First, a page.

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  • tini58de's Profile Photo

    Brivibas monument

    by tini58de Written Oct 20, 2007

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    The Freedom Monument was unveiled in 1935 and is a national shrine for Latvians. The monument was designed by Kārlis Zāle. Our guide told us that back then Latvians donated money to have it erected - it was their national pride! The frieze around the base of the column show Latvians singing, working and fighting for their freedom, while the three stars in the maiden's hands represent the three historical regions of the country: Kurzeme, Vidzeme and Latgale. You will always find flowers at the base of the monument. The guard of honor changes every hour on the hour from 09:00 - 18:00.

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  • Vanity666's Profile Photo

    The Monument of Freedom

    by Vanity666 Written Aug 7, 2007

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    The Monument of Freedom was built during 1931-35 under design of a well-known Latvian sculptor Karlis Zale and an architect E. J. Stahlbergs.
    The foot of the Monument is decorated with 13 allegoric epic and historical statuaries, depicting images of labour, defenders of Motherland, family and culture.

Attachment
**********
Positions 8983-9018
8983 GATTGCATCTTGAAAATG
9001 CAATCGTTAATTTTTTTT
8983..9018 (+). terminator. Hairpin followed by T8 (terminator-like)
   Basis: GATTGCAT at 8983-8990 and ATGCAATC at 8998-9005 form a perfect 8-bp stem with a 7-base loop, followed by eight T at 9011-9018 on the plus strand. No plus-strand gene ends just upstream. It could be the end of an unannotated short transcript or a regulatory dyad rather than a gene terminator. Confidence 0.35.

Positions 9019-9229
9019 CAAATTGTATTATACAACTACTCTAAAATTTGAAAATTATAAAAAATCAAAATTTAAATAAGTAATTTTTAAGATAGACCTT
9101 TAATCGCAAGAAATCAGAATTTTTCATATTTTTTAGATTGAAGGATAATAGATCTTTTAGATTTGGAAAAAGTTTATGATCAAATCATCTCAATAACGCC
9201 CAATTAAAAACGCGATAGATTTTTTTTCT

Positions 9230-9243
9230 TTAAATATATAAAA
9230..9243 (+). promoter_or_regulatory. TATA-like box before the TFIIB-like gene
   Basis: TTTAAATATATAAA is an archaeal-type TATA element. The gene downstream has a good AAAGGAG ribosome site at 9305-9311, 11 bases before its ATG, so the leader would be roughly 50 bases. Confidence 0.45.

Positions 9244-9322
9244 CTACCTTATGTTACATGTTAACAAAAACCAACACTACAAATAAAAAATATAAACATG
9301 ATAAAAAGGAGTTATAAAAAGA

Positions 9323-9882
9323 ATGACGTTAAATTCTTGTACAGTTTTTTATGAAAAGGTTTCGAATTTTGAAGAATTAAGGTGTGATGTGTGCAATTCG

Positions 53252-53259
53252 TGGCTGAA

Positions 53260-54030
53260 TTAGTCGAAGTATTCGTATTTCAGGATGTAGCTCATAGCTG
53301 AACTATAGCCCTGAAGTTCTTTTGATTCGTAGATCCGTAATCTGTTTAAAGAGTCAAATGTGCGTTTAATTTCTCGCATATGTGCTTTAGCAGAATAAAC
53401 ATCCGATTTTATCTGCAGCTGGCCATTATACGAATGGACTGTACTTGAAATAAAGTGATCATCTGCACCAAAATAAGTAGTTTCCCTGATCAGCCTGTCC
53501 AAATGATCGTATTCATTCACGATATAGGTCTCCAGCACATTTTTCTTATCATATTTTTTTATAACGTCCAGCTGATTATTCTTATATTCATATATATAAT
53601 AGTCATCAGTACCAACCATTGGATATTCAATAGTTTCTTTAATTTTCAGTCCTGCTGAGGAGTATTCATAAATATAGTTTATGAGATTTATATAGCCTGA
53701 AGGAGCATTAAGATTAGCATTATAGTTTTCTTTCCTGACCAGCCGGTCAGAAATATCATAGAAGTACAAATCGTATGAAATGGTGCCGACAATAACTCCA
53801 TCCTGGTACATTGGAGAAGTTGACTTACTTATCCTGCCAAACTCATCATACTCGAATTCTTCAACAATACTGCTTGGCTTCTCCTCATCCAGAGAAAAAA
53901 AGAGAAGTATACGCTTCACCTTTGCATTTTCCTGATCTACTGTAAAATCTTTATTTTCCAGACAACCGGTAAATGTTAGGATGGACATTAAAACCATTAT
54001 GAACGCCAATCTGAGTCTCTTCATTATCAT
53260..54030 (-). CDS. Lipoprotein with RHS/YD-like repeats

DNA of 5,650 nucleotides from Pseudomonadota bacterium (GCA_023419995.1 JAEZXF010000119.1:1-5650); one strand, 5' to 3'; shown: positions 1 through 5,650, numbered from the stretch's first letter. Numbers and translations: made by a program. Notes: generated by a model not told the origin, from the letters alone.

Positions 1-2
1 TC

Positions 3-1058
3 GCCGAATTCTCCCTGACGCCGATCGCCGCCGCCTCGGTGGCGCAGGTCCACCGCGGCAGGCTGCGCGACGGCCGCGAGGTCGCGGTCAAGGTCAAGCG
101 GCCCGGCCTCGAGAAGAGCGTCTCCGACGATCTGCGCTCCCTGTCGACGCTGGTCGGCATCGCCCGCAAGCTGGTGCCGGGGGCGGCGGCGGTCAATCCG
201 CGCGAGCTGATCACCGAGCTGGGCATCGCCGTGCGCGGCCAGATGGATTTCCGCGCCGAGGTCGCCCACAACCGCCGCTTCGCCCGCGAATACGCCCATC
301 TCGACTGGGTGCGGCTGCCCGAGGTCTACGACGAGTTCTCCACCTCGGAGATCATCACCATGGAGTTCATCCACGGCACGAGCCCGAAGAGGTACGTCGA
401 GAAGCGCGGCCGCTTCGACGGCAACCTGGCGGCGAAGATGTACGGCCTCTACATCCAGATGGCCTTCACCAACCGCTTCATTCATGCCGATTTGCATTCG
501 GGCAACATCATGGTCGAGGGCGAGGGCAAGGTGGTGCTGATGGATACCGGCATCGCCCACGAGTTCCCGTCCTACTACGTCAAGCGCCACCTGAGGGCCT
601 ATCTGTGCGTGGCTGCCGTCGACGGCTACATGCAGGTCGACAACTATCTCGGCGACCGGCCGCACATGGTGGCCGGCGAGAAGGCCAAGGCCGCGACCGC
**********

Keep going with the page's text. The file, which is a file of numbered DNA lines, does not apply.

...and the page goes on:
The top is mounted with the figure of Milda – a woman, who embodies freedom. Milda holds three stars aloft, which symbolise the unity of three historically developed regions of Latvia – Vidzeme, Kurzeme and Latgale. An inscription – To Motherland and Freedom – is engraved at the foot of the Monument.

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  • ealgisi's Profile Photo

    Freedom Monument

    by ealgisi Written Jul 4, 2007

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    Designed by the famous Latvian architect Kârlis Zâle and constructed in 1935. The bronze casting of a woman (fondly nick-named "Milda" by the Latvian folk) holds up three golden stars in her hands, which symbolise three Latvian regions: Latgale, Kurzeme and Vidzeme. The guard of honour stands sentinel at the monument from 09.00 until 20.00.